In AFH Hong Kong Stores Limited v Fulton Corporation Limited  HKCFI 873, the Hon K Yeung J determined questions of construction of a lease and reinstatement notices issued thereunder pursuant to Order 14A of the Rules of the High Court. Under the lease, the tenant (an Abercrombie & Fitch company) rented several floors of Pedder Building for its fashion retail business. The dispute concerned the tenant’s obligation to reinstate the premises after moving out. The judge held in favour of the tenant and ordered the landlord to repay the deposit and overpaid rent in the total sum of nearly HK$40 million, which the landlord had retained after the termination of the lease.
Various terms of the lease were relevant for the judge’s determination, but the crucial clauses were Clauses 3.27 and Clause 13 of the Third Schedule (which were similarly worded). Clause 3.27 provided that the tenant’s obligation was:
“To yield up the Premises in a ‘bare shell’ good clean state of repair and condition (fair wear and tear latent inherent structural defects not caused by the act or default of the Tenant excepted) at the expiration or sooner determination of this Agreement in accordance with the stipulations herein contained
Provided That the Landlord reserves the right subject to not less than 9 months’ prior written notice being given by the Landlord to the Tenant
(i) EITHER to require the Tenant to leave all fixtures and fittings or any part thereof which have been affixed to the Premises by or on behalf of the Tenant and which have become part of the Premises (except trade fixtures and fittings which the Tenant may remove subject to making good all damages caused by the removal thereof at the Tenant’s own cost) and yield up the Premises together with such alterations fixtures and additions thereto and all additions erections alterations and improvements or any part thereof which the Tenant may have made to the Premises with or without the consent of the Landlord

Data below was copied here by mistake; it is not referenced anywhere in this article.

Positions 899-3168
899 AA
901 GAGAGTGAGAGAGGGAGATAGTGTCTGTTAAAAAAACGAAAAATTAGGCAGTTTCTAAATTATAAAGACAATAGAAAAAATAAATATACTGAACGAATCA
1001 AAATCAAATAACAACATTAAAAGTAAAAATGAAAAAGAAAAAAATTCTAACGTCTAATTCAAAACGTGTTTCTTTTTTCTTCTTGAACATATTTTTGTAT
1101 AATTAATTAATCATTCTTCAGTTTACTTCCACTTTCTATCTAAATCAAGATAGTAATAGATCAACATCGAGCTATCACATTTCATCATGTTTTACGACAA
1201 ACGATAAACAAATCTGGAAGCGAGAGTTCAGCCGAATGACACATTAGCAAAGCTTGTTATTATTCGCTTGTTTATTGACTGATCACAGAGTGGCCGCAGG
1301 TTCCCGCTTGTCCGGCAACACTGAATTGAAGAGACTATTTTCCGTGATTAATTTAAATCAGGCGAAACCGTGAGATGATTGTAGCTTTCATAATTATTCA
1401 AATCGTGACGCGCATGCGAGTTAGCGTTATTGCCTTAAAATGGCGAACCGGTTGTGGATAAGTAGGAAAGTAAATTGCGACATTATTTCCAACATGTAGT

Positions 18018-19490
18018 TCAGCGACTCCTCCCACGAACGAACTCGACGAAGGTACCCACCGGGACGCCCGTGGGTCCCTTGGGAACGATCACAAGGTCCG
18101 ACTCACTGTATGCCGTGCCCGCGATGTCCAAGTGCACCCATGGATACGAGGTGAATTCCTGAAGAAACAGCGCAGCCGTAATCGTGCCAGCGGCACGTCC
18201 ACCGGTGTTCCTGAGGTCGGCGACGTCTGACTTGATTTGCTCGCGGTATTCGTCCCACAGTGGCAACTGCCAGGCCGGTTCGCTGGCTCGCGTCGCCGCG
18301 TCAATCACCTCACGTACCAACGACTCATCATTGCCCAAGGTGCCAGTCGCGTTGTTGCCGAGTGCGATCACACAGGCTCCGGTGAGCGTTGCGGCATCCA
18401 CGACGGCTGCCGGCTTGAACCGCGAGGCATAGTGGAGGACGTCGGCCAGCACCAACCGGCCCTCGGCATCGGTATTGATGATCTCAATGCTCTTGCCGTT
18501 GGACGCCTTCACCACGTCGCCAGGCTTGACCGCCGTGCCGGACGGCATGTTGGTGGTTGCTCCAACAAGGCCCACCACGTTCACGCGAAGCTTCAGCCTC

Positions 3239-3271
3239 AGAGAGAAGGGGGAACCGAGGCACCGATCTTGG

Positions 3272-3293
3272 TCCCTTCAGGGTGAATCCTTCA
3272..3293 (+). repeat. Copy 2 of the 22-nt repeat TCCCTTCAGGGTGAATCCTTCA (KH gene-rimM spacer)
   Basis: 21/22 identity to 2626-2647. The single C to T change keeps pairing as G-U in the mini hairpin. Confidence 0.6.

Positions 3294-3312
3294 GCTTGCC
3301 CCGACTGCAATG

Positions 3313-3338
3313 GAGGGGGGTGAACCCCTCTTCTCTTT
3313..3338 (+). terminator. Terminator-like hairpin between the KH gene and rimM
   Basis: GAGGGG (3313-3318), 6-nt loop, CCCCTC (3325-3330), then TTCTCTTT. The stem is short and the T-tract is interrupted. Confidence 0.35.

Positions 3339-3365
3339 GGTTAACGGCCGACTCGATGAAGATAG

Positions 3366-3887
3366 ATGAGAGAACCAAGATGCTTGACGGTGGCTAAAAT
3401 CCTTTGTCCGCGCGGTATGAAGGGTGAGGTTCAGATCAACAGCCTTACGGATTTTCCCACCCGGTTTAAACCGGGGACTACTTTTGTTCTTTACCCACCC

(ii) OR at the discretion of the Landlord, to require the Tenant to reinstate remove or do away with any additions, alterations or improvements to the Premises, including the Staircase, elevators, air-conditioning system and the signages (both inside or outside of the Premises) and make good all damages caused thereby in a proper and workmanlike manner at the Tenant’s sole costs and expense before delivering up the Premises to the Landlord.”
Upon the commencement of the lease, substantial structural and fit-out works were carried out at the premises. At the end of the tenancy, the tenant returned the premises to the landlord in a bare shell state.
The landlord argued that the tenant was required to reinstate the premises to its original layout to the extent permitted by the general building plans as approved by the Building Department under the terms of the lease. In support of this argument, the landlord sought to rely on pre-contractual materials from the negotiation of the lease. The tenant objected to the admission of such evidence and applied to expunge the same. Alternatively, the landlord argued that it gave the requisite notice to the tenant by three separate letters to trigger its obligation to reinstate the premises.
Question 1 – Construction of the Reinstatement Obligation
The first question concerned whether the tenant, in the absence of any notice from the landlord, was required to reinstate the premises in the manner as requested by the landlord under the terms of the lease. The judge answered this question against the landlord.